Can you re-run your test using the SystemDefaultHttpClient? We need to track down exactly what’s causing Gradle to fail where your test code succeeds.

One other difference is that we’re registering a NTLM scheme factory that uses the ‘jcifs’ library from the ‘samba’ project. You can see the code at ‘org.gradle.api.internal.externalresource.transport.http.ntlm.NTLMSchemeFactory’, with code borrowed from [http://hc.apache.org/httpcomponents-client-ga/ntlm.html].

The reason we do this is that jcifs has proved to handle more NTLM servers than the built-in NTML support. So this is another thing you could try in your direct http test (or try hacking Gradle to remove this custom NTLM Scheme Factory).

From the logs , I observed the below >

Gradle - > First attempt for Negotiate Fails

Second attempt results in “HTTP/1.1 407 Proxy Authentication Required”

Third attmept results again in “HTTP/1.1 407 Proxy Authentication Required” >

Test Client -> First attempt for Negotiate Fails

Second attempt for NTLM results in “HTTP/1.1 407 Proxy Authentication Required” .

Third attempt results in “HTTP/1.1 302 Found”

The ‘second’ and ‘third’ attempts are actually part of the NTLM authentication protocol - you will always see 2 request/response interactions. The server responds with a challenge in the first 407 response, and the client uses this challenge to form the next request.

Again, thanks for your patience in helping track this down. Hopefully we can solve your issues and make Gradle better for everyone at the same time!

I’ve raised HTTPCLIENT-1272 for the issue where HttpClient does not attempt BASIC auth after NTLM fails against a proxy.

Can you please add any relavent information to that ticket?

when i changed my test program to use SystemDefaultHttpClient and passed the system properties ( proxyHost , proxyPort … etc ), it failed.

The difference i observed in the logs was that SystemDefaultHttpClient uses PoolingClientConnectionManager .

One another interesting issue i observed from the logs was the difference in response

Using DefaultHttpClient -> “Your credentials could not be authenticated: “Another round of authentication required.”. You will not be permitted access until your credentials can be verified.[\r][\n]” Using SystemDefaultHttpClient -> “Your credentials could not be authenticated: “The credentials provided are invalid.”. You will not be permitted access until your credentials can be verified.[\r][\n]”

I am using the same credentials for both DefaultHttpClient and SystemDefaultHttpClient

Let me know if you want to conduct any further tests . Thanks a lot for your time since it will help us in taking a decision to migrate from maven.

So you’re saying that with everything else exactly the same, you get authentication success using DefaultHttpClient and failure using SystemDefaultHttpClient?

This seems like it would be a bug in HttpClient. Would you be able to provide the full debug output, as well as the code to your sample? (Maybe put it in a GitHub repository).

We could then raise this as an issue with the HttpClient project: they are very responsive to bug reports.

Another difference between DefaultHttpClient and SystemDefaultHttpClient is the use of the ProxySelectorRoutePlanner, which enables all of the http.proxy* system properties.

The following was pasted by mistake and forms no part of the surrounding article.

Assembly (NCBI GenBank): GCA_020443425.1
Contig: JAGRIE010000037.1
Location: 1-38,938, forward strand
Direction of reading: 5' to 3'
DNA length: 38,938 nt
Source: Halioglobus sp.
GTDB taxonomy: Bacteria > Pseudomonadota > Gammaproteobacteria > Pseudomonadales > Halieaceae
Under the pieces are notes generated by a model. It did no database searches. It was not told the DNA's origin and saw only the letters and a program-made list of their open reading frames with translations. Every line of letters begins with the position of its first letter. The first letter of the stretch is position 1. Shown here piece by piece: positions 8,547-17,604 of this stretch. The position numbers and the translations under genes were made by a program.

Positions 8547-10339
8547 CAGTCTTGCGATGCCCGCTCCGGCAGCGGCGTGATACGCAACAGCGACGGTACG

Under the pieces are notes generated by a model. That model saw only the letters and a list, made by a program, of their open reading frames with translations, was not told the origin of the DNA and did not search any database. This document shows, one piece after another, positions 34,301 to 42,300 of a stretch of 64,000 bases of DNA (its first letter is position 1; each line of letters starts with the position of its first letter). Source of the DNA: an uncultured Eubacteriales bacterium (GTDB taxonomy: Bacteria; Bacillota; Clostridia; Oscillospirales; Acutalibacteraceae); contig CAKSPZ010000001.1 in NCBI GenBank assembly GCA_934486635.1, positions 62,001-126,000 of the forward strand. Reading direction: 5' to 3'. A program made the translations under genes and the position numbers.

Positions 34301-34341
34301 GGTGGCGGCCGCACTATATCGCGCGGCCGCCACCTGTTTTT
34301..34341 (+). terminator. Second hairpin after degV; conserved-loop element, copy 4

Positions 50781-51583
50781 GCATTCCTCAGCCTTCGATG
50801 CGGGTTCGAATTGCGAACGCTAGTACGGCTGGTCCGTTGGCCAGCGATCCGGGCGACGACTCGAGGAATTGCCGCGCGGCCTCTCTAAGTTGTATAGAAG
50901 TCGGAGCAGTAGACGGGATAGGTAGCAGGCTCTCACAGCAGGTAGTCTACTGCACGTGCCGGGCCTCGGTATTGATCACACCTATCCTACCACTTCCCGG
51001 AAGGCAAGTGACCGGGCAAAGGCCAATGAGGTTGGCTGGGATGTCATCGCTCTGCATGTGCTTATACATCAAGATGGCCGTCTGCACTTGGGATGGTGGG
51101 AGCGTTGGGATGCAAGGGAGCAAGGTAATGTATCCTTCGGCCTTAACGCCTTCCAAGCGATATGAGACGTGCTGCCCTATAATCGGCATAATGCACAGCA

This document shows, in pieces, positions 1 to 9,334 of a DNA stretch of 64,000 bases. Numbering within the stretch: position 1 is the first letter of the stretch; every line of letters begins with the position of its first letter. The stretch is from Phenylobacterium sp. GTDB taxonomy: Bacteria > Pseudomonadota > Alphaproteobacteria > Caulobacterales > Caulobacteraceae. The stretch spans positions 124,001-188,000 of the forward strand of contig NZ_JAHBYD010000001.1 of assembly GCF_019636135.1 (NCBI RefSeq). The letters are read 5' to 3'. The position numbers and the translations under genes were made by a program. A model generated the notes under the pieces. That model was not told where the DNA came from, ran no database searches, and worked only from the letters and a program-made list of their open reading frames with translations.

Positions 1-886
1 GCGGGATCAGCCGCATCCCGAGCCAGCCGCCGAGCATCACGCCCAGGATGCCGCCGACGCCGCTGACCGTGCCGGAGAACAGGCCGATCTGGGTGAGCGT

Below is the source code and logs

Using org.apache.http.impl.client.DefaultHttpClient

Test :

https://gist.github.com/77f7f4278612d38cb554 Logs : https://gist.github.com/42057219f8903f3b92d2

Using org.apache.http.impl.client.SystemDefaultHttpClient

Test : https://gist.github.com/99f166b73f60176bab39 Logs : https://gist.github.com/7f2c4af8b6532f8e9d0c

The input proxy credentials are same for both the tests.

Hi. I’ve forwarded your results to the HttpClient user list. The response is 2-fold: 1) SystemDefaultHttpClient will be soon deprecated, so Gradle will need to switch to use DefaultHttpClient 2) It’s possible that the “http.keepAlive” system property is somehow involved. Could you please rerun your SystemDefaultHttpClient test with this property explicitly set to “true”? Also, check if this property has been set on your system to a different value.

Please again post the log output. If you want to participate directly in the conversation with the HttpClient devs, it’s here: you’ll need to subscribe to the mailing list to post.

Thanks Daz - Once I set the http.keepAlive as true, my test and also the gradle sample worked :slight_smile: . Thanks for the continuus help provided.

Great to hear! So I assume the http.keepAlive property allows NTLM authentication to function correctly?

I don’t think there is any solution to allow you to use Basic Auth credentials against a server that supports NTLM (as per your original request). If your server supports NTLM+Basic, then you need to provide correct NTLM credentials. This isn’t ideal: Gradle needs to provide a way for you to specify if you want to provide these NTLM credentials.

Yes. NTLM authentication works after setting the http.keepAlive to true Agree.It might not be appropriate to try basic when the proxy supports a a more stronger authentication ( NTLM ). But I am not sure whether there might be a need to specify the authentication preference for some other scenario.

It would help new users who hit this issue if the usage of this property is documented as a reference in gradle documentation ( since this is not related to gradle may be a link to http client would help )

Yep, agreed about the documentation. Feel free to submit a patch to the user guide :).

Apparently this has been recognised as a bug in HttpClient and will be fixed in 4.2.3. Thanks for reporting and helping us get to the bottom of it.

Sure. I will try to submit the patch. Thanks.

Hi

I’ve read through this thread and the HTTPCLIENT-1272 Jira.

The Jira is not being fixed and there wasnt a clear resolution from a Gradle perspective. This thread has also reached a dead end so could someone point out the solution.

Maven works fine, so its quite frustrating that we cant use Gradle, especially when certain spring projects (e.g. spring-data-rest) are Gradle only.

Thanks SL